Perhaps it’s still not apparent to most that we’re losing our humanity. The sentiment may seem grand, but what good will it do us to trust blindly in science when that very same blindness more than satisfies the definition of dogma in any religion? Is it not apparent that we’re falling into the same trap of exclusion, intolerance, and narrow-mindedness when we judge people who choose to follow a different creed, except that now the persecution is packaged in a different form of heresy—the refusal to bow down to the altars of medicine, engineering, physics, and chemistry—things which have given us cures, bridges, light, but also atomic bombs, poisons, and Dr. Mengele, who and which, as I’ve written, have yet to demonstrate divinity, and probably never will.

It may be cliché, but there’s a price to pay for everything, and science has largely refused to acknowledge any of its own faults, which is why it’s strange, these days, for the discipline to demand that people worship its teachings like a religion—complete faith in the so-called chemical scriptures. Not that nature can’t wreak its own havoc or create its own poisons, but at least when the forest regrows after a lightning fire, or rivers return to their banks after downpours, nature doesn’t have the arrogance to designate precisely those forces which help it heal from the wounds its own power has inflicted as miracles.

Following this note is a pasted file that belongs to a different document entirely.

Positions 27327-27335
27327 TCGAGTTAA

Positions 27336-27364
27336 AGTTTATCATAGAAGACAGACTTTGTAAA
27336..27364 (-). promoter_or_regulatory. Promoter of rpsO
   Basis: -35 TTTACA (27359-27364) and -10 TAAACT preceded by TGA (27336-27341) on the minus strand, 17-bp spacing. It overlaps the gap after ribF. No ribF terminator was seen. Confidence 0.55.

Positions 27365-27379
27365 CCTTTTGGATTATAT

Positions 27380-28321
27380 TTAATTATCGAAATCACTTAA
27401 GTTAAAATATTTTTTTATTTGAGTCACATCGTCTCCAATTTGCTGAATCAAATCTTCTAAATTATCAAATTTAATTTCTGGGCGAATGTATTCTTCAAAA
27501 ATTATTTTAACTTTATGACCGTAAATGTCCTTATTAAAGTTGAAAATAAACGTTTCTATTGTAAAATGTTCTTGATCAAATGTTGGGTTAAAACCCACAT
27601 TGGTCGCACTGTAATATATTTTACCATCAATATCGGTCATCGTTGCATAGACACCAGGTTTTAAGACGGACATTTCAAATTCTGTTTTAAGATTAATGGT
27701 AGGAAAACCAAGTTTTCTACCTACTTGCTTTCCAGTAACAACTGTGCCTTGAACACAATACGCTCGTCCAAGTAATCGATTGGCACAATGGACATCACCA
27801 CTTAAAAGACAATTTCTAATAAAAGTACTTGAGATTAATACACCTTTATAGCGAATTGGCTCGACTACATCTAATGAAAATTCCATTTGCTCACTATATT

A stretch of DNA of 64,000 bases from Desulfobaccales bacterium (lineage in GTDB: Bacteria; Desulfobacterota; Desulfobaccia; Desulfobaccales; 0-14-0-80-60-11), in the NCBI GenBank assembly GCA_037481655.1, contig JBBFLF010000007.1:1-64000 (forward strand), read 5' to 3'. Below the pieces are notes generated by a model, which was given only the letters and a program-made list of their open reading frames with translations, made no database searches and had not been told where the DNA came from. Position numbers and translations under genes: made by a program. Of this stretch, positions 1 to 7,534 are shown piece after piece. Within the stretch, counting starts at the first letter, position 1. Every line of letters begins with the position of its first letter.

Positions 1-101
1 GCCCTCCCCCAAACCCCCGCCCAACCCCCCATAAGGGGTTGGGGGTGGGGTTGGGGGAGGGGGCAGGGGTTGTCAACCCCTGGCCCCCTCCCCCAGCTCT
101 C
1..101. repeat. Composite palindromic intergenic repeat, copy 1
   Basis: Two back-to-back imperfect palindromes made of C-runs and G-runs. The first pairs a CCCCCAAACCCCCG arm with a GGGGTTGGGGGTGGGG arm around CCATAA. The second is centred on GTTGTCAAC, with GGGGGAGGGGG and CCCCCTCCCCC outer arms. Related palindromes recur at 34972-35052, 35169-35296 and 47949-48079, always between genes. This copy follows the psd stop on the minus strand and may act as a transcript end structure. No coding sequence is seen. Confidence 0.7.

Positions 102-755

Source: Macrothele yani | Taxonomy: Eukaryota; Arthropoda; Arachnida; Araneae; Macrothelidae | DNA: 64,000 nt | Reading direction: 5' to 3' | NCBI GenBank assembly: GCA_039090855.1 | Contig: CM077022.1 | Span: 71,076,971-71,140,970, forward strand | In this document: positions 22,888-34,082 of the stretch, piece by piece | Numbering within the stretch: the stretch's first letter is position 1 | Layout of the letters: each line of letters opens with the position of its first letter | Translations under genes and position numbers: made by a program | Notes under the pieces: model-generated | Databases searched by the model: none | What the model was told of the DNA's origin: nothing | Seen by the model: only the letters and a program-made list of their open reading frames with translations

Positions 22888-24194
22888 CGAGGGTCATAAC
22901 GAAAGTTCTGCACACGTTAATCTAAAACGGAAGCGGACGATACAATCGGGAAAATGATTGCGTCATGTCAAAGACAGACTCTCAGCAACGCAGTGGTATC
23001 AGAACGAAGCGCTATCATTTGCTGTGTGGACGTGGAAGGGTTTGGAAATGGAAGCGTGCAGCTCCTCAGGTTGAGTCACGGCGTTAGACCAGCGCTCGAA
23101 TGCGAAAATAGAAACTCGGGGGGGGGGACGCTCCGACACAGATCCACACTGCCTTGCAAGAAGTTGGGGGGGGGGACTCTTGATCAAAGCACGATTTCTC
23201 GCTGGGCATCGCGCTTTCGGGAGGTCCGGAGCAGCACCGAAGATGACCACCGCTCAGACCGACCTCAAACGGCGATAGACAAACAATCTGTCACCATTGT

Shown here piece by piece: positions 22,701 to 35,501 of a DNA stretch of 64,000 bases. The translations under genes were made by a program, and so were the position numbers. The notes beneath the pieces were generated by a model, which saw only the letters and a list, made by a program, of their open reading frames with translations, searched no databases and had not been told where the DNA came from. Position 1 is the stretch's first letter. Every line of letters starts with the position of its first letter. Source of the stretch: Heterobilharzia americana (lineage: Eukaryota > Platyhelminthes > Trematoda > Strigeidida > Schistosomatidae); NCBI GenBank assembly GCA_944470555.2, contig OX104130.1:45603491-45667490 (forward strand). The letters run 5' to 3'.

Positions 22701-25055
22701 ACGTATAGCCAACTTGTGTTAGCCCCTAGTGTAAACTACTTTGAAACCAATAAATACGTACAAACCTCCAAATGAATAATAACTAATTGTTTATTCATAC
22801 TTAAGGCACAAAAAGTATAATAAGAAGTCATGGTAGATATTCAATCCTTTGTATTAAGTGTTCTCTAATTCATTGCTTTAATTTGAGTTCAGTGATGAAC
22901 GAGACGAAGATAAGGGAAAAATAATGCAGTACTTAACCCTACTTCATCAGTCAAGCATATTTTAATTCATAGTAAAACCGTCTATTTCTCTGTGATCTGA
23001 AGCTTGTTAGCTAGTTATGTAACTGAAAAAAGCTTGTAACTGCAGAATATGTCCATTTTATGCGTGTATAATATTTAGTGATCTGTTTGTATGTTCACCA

It’s in this respect that I refuse to call vaccines, the people who develop and administer them, and science in general as miracles, because they’re not—even if they do contribute much good to our society. A blind belief, along with a total, unquestioned reliance on these things, much less the elevation of these studies to a holy plateau, is utterly unwarranted, and this remains the message of the poem.